This one came out nine years later, and once you overlook the opening, in which Ethan Hawke's Jesse is wrapping up his international book tour for his debut novel at a reading in Paris's Shakespeare & Co. (where the crowd of media types is hanging on his every word) and get to him catching up with his long lost love, Celine, it is the perfect follow up to Sunrise.
This one was surprising, considering it came from the director of Pi, Requiem for a Dream, and The Wrestler. And also its about a woman dying of cancer, and a time traveling philosopher/soldier/scientist who is driven to the brink of madness trying to find a way to be with her forever, and in the meantime, ends up loosing the short amount of time he really had. But when you think about it, Aronofsky has cast his wife, Rachel Weiss, as the embodiment of beauty, unattainable perfection, and eternal life. Kind of an elaborate way to say "I love you", but hey, it works.
Charlie Kaufman is one of my favorite screenwriters, and this is possible his best script. It also boasts a cast that includes Kate Winslet, Mark Ruffalo, Tom Wilkinson, and what will probably be Jim Carrey's best theatrical performance. As in the best Kaufman works, its not the story he tells, but how he tells it, through the memories of Joel Barrish as he simultaneously tries to erase his ex-girlfriend Clementine from his memory, and desperately hang on to her. In the end, Joel and Clementine realize that even if you could wipe someone from your memory like erasing a tape, you couldn't forget that you loved them.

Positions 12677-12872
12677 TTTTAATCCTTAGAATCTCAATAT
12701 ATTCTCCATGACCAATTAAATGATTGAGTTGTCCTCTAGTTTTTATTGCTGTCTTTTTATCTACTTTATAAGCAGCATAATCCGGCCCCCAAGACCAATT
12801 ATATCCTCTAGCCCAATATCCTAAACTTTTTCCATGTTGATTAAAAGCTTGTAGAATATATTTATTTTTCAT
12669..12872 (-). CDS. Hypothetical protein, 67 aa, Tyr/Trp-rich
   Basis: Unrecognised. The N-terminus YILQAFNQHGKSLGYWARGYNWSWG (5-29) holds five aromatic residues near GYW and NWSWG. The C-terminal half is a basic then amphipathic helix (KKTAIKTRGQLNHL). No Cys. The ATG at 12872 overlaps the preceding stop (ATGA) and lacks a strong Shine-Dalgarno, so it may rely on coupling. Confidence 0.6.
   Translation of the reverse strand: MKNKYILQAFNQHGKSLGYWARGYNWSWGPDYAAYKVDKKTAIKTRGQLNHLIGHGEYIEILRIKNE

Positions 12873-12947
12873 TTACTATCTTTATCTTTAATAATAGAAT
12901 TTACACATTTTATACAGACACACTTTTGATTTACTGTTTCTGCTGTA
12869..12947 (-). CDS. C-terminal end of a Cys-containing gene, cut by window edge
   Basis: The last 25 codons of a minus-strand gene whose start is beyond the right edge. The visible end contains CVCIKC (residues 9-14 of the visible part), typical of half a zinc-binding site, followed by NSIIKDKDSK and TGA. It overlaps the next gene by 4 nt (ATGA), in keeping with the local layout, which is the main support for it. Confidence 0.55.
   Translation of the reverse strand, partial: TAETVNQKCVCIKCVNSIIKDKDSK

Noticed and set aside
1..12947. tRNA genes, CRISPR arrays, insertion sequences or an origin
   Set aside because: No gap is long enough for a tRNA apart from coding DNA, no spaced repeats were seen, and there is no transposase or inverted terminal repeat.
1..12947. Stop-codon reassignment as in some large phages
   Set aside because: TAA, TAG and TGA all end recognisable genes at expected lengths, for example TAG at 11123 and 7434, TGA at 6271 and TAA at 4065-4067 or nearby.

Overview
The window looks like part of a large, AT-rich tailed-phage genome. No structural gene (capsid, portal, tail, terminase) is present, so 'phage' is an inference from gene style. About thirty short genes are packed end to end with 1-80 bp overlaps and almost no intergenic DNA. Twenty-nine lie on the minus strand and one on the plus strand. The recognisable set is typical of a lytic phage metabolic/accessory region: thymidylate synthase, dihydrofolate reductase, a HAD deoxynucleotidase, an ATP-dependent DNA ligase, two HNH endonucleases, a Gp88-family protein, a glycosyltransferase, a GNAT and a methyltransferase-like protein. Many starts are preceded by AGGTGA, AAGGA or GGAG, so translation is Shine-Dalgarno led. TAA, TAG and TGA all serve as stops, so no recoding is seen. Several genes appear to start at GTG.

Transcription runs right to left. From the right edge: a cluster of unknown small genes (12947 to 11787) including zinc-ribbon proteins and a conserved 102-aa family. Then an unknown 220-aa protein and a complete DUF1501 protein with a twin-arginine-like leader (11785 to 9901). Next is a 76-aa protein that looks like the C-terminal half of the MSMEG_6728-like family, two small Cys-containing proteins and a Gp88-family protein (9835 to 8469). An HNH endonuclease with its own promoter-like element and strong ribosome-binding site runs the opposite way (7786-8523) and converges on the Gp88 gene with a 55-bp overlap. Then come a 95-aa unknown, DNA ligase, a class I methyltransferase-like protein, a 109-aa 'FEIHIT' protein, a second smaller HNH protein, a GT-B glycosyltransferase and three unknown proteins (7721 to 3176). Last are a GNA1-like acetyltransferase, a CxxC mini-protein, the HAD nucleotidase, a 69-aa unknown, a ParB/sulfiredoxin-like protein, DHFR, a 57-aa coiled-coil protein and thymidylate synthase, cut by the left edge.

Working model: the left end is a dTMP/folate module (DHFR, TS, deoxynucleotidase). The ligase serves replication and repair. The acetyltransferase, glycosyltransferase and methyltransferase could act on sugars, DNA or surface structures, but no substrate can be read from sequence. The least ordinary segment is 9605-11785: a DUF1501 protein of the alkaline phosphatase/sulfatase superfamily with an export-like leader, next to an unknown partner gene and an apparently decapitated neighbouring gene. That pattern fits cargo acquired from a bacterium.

So what are your favorite love stories? They can be books, too ;)

Monday, February 8, 2010

How Sports Works for Me

Hockey is awesome live. Can't stand it on TV.
Baseball can be fun live, but the season is too long.
Football is awesome always. Someday I'll get to see a game live. Good work, New Orleans.
I have absolutely no use for basketball. Ugh.
The Olympics are coming up, which means we get to see some weird sports that don't get out otherwise. Biathalon? Cross country ski races? It's like a world-wide county fair.
Bobsledding and downhill skiing are unreal. Love to watch those.

Friday, February 5, 2010

Romance Versus Responsibility in YA*

Ah, stupid teenagers... thinking love is all pure and true and magical. Why can't they just be bitter and disillusioned like normal people?

I keep coming across opinion pieces discussing the perils of all the romance in YA, and how it is silly/stupid/damaging to young women. How too much of female centric YA is about love and guys and how bad that is for the self esteem of every teen girl, which is the most fragile thing in nature, and must be guarded like the mythical mcguffin of every fantasy novel- when we all know it will fall into the hands of some dark lord or other eventually, anyway.